Wednesday 27 August 2014

On the terrace

It's rained twice in the six weeks we've been here and that's 100% more rain than we normally get all summer. It was a deluge. I have not seen rain like this before. Not easy to capture with my basic camera, but I gave it a go.

Cleopatra got a real hammering.

The best times on the terrace are as the sun sets. We get the most amazing skies.


We're on the third floor and in terms of views, this is the worst floor. The first and second floors get to see our fairly quiet street and lots of trees. The fourth floor get views of the sea. What we get is the ugly roofs, with their aerials and solar heaters. 

The sunsets make up for it though. A glass of wine, quiet  conversation and it's bliss.
As the sun goes down, the bats come out, circling in front of us. I remember the bats from when I was a child, except that then I would see them from our garden rather than the third floor of an apartment building. What is it about bats? Why do they hold such fascination?



We then have a very late evening meal followed by a few games of backgammon. It's so nice we prefer it to going out.


  1. Your post brings back memories. The heavy rain showers in the 50s and 60s produced for me a memory of drying concrete afterwards - there was so much building of the ugly megara in those days, but I love that smell. The spectacular sunsets against previously ugly roofscapes!
    The bats I remember particularly from a job I had in St Lucia. I used to swim in the pool at dusk, and had the place to myself except for the bats which would swoop down over the water. It was magical. I think we are entranced by bats because we know they are blind, and marvel at it - as well as the frisson of the old wives' tale of course that once entangled in hair they have to be cut out.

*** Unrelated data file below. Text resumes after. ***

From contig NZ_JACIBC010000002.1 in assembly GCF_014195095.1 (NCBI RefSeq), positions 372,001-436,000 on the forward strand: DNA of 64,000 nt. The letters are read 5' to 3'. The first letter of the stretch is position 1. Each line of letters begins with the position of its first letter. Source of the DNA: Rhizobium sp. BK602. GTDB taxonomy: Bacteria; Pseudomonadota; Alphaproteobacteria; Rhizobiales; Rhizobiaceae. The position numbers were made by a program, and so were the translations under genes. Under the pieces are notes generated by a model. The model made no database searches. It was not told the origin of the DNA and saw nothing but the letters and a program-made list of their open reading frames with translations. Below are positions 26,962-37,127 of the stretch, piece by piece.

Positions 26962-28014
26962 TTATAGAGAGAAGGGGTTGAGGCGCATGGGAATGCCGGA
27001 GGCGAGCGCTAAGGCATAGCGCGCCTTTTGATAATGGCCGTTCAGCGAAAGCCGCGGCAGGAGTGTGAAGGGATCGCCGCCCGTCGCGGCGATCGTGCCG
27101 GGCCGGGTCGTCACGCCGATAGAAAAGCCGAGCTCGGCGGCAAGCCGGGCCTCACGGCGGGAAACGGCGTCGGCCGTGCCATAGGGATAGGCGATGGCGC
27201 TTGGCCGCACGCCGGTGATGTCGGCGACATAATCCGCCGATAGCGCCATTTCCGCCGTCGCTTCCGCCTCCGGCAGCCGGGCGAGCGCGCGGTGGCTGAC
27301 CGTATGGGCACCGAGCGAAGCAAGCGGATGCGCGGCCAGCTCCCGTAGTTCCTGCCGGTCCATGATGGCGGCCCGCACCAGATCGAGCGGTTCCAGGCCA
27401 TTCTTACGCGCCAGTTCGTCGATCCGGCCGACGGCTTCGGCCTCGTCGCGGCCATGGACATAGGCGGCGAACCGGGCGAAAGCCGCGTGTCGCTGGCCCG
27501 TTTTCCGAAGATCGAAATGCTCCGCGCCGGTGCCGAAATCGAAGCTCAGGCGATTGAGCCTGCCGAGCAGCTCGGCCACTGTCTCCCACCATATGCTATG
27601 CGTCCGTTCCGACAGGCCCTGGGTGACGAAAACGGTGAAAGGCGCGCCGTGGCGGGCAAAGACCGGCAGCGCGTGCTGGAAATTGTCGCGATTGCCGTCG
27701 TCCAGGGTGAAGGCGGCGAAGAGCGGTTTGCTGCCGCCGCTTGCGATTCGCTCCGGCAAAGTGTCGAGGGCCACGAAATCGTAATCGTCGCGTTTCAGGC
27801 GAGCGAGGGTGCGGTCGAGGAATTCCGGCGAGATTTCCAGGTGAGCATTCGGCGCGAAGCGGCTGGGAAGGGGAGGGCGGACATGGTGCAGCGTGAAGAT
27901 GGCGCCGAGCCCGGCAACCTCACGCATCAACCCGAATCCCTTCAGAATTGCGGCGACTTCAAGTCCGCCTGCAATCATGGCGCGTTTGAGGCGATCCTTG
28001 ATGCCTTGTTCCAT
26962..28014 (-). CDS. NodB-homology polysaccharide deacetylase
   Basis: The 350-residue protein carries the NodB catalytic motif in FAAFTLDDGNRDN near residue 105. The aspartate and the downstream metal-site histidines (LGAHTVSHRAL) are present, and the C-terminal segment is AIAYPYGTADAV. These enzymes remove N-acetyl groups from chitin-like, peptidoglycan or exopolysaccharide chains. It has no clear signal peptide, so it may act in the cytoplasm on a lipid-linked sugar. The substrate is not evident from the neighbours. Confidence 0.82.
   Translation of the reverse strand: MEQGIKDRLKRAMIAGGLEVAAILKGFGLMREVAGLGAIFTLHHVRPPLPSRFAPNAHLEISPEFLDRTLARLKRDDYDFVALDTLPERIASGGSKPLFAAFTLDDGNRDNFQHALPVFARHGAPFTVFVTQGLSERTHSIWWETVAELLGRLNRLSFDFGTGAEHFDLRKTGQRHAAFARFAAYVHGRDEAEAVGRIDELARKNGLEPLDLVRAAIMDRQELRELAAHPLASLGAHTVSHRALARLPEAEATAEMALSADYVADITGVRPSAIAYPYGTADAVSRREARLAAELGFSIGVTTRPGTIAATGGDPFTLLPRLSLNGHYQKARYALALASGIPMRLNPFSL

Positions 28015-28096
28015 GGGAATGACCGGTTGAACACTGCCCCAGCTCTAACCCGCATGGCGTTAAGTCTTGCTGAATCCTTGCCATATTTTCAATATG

The tsak tsak of tavli - ah yes.

    1. How lovely. I'm glad about all those memories. Your bat memories in St Lucia sound particularly wonderful.

      Ken and I play tavli most evenings when we are in Greece in the summer, (unless we go out) but never in the UK even though we have a set there also. I think it's something to do with sitting on the terrace on hot summer evenings. And as you say, you can hear it all down the road. We learnt how to play in Cairo. We got ourselves a second hand manual in English from an antiquarian bookshop, read it, and then started practicing in the coffee shops in the evenings after our meal. Needless to say I was the only woman there, but that was a long time ago. I hope things have changed now.

  2. Yes, when my great uncle Dimitros died, my brother got his beautiful tavli set with the amber counters, and I was given the samovar! Hey ho.

    1. Both lovely things. I have always been fascinated by samovars.